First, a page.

This is asking for the value of an $L$-function of an even Dirichlet character $\chi$ at a positive even integer, and these have known values. It is analogous to the explicit expressions for the Riemann zeta-function at positive even integers (definitely not at positive odd integers!), but instead of the values being rational multiples of powers of $\pi$, they are *algebraic* multiples of powers of $\pi$.

The particular Dirichlet character $\chi$ in this question is defined modulo 10, but it is a lifting of a character mod 5. Let $\psi(n) = (\frac{n}{5})$, which is a nontrivial even Dirichlet character mod 5. For odd $n$, $\chi(n) = \psi(n)$, so for ${\rm Re}(s) > 1$,
$$
L(s,\chi) = \sum_{n \geq 1} \frac{\chi(n)}{n^s} = \prod_{p > 2} \frac{1}{1 - \psi(p)/p^s} = \left(1 - \frac{\psi(2)}{2^s}\right)L(s,\psi) =
\left(1 + \frac{1}{2^s}\right)L(s,\psi).
$$
Taking $s = 2$,
$$
\sum_{n \geq 1} \frac{\chi(n)}{n^2} = \frac{5}{4}L(2,\psi).
$$
I will show $L(2,\psi) = \frac{4}{25\sqrt{5}}\pi^2$, and multiplying this by $5/4$ gives the desired value for $\sum \chi(n)/n^2$.

The character $\psi \bmod 5$ is primitive since every nontrivial Dirichlet character modulo a prime is primitive. It is a quadratic character: its nonzero values are $\pm 1$.
For each *even* primitive quadratic Dirichlet character $\eta \bmod m$, let's work out a formula for $L(k,\eta)$ when $k$ is a positive *even* integer and then apply it to $\eta = \psi$ and $k = 2$. (There are analogous formulas for $L(k,\eta)$ when $\eta \bmod m$ is an *odd* primitive quadratic Dirichlet character and $k$ is a positive *odd* integer, and also formulas when $\eta$ is not quadratic, but I omit all of this for simplicity.)

For even primitive quadratic $\eta \bmod m$ and ${\rm Re}(s) > 1$, the completed $L$-function of $\eta$ is
$$
\Lambda(s,\eta) := \left(\frac{\pi}{m}\right)^{-s/2}\Gamma\left(\frac{s}{2}\right)L(s,\eta).
$$
This turns out to be an entire function, so $L(s,\eta)$ is also entire, and we have a functional equation $\Lambda(s,\eta) = \Lambda(1-s,\eta)$. (If $\eta$ were not quadratic, the functional equation would be more complicated.) When $s = k$ is a positive even integer, unraveling the formula $\Lambda(k,\eta) = \Lambda(1-k,\eta)$ gives us
$$
\left(\frac{\pi}{m}\right)^{-k/2}\Gamma\left(\frac{k}{2}\right)L(k,\eta) =
\left(\frac{\pi}{m}\right)^{-(1-k)/2}\Gamma\left(\frac{1-k}{2}\right)L(1-k,\eta),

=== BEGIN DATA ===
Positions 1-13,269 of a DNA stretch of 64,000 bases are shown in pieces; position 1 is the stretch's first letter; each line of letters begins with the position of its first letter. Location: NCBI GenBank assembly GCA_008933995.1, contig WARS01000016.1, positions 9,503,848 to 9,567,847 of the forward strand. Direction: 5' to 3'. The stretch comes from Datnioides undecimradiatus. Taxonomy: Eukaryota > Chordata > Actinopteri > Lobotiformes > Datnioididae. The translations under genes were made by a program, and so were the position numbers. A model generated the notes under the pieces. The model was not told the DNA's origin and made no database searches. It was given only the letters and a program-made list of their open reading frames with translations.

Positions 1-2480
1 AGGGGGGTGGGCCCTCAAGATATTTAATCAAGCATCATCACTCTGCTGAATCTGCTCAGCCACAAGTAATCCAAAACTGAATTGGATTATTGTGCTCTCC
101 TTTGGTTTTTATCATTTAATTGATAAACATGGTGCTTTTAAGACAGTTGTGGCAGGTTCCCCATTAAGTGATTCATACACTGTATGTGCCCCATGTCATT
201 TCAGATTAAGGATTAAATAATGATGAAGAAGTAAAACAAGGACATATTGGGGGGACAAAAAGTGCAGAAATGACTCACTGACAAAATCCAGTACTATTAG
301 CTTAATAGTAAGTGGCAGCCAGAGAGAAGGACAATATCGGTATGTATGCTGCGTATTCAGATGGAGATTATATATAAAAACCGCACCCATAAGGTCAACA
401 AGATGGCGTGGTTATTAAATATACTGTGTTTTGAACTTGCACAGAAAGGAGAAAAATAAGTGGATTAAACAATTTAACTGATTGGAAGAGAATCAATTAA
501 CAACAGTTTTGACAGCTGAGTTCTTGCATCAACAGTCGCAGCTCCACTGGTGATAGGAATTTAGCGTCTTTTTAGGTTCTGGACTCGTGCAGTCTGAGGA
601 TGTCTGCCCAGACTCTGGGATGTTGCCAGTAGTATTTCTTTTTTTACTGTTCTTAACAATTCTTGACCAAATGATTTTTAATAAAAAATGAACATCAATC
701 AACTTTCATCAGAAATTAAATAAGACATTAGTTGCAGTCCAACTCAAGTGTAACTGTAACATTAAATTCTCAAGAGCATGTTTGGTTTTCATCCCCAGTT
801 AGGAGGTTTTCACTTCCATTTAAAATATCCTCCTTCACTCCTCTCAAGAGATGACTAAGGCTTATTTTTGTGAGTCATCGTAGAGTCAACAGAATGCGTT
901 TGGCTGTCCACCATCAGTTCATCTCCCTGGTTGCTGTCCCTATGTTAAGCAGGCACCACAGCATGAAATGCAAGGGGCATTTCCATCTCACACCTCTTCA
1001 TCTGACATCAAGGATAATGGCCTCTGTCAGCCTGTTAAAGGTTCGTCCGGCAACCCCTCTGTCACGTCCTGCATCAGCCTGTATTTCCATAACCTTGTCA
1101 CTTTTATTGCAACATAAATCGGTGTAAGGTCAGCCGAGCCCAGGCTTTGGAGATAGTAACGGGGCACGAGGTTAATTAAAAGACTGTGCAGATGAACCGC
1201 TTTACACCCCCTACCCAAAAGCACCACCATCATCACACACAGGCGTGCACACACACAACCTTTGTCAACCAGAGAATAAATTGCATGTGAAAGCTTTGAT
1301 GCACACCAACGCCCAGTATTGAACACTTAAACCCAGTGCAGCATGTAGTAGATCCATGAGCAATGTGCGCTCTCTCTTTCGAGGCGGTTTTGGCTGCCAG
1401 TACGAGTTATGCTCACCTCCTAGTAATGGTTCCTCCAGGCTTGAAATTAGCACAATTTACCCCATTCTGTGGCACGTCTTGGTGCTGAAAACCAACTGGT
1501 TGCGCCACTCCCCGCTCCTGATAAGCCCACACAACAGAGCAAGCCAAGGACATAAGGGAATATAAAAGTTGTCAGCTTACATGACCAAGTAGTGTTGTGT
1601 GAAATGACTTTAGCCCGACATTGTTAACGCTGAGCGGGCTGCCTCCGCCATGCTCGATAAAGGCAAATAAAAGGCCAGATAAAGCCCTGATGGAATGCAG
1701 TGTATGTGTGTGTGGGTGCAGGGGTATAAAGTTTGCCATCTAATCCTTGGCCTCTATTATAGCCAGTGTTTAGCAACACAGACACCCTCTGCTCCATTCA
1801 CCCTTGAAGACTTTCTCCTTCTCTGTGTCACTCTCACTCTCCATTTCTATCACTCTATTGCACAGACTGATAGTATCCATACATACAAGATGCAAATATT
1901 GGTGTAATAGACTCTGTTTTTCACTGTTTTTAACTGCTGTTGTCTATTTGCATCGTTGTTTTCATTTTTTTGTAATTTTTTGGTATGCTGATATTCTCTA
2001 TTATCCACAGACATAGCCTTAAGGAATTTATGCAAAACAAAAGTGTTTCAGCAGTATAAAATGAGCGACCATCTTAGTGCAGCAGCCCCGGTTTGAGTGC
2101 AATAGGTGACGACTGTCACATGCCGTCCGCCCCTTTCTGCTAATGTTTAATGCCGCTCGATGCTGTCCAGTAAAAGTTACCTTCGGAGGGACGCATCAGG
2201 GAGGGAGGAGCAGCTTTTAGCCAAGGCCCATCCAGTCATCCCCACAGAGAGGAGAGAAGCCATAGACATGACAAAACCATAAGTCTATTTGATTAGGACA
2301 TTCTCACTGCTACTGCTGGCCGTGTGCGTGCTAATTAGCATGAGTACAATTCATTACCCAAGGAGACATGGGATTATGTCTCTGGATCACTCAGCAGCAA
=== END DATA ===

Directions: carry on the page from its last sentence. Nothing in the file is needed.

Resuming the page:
$$
so
$$
L(k,\eta) = \left(\frac{\pi}{m}\right)^{k - 1/2}\frac{\Gamma((1-k)/2)}{\Gamma(k/2)}L(1-k,\eta).
$$
The first factor on the right is a known expression. Using the reflection and duplication formulas for the Gamma-function,
$$
\frac{\Gamma((1-s)/2))}{\Gamma(s/2)} = \frac{2^{s-1}\sqrt{\pi}}{\cos\left(\frac{\pi}{2}s\right)\Gamma(s)}.
$$
Letting $s = k$ be an even integer, $\cos((\pi/2)k) = \cos((k/2)\pi) = (-1)^{k/2}$, so
$$
L(k,\eta) = \left(\frac{\pi}{m}\right)^{k - 1/2}\frac{(-1)^{k/2}2^{k-1}\sqrt{\pi}}{(k-1)!}L(1-k,\eta) =
\frac{(-1)^{k/2}2^{k-1}}{(k-1)!m^{k-1/2}}L(1-k,\eta)\pi^k
$$
and the number $L(1-k,\eta)$ for positive integers $k$ and nontrivial primitive $\eta \bmod m$ turns out to be *algebraic*. (That generalizes the Riemann zeta-function at negative integers being *rational*). Explicitly,
$$
L(1-k,\eta) = -\frac{B_{k,\eta}}{k}
$$
where the "twisted" Bernoulli number $B_{k,\eta}$ has exponential generating function
$$
\sum_{k \geq 0} B_{k,\eta}\frac{x^k}{k!} =
\sum_{j=1}^m \eta(j)\frac{xe^{jx}}{e^{mx}-1},
$$
so $B_{k,\eta}$ is a $\mathbf Q$-linear combination of values of $\eta$.
(See Larry Washington's "Introduction to Cyclotomic Fields", esp. Theorem 4.2.)

Let's specialize all this to the case when $\eta$ is the (even primitive) quadratic character $\psi \bmod 5$ above and $k = 2$. We get
$$
L(2,\psi) = \frac{-2}{5^{3/2}}L(-1,\eta)\pi^2 =
\frac{B_{2,\psi}}{5\sqrt{5}}\pi^2.
$$
We had said the coefficient of $\pi^2$ turns out to be $4/(25\sqrt{5})$, and we'll get this by showing $B_{2,\psi} = 4/5$.

For the character $\psi \bmod 5$,
$$
\sum_{k \geq 0} \frac{B_{k,\psi}}{k!}x^k = \frac{x(e^x - e^{2x}-e^{3x}+e^{4x})}{e^{5x}-1} = \frac{xe^x(e^x-1)^2(e^x+1)}{e^{5x}-1} =
\frac{2}{5}x^2 - \frac{1}{3}x^4 + \cdots,
$$
so looking at the coefficient of $x^2$ on both sides tells us
$B_{2,\psi} = 4/5$.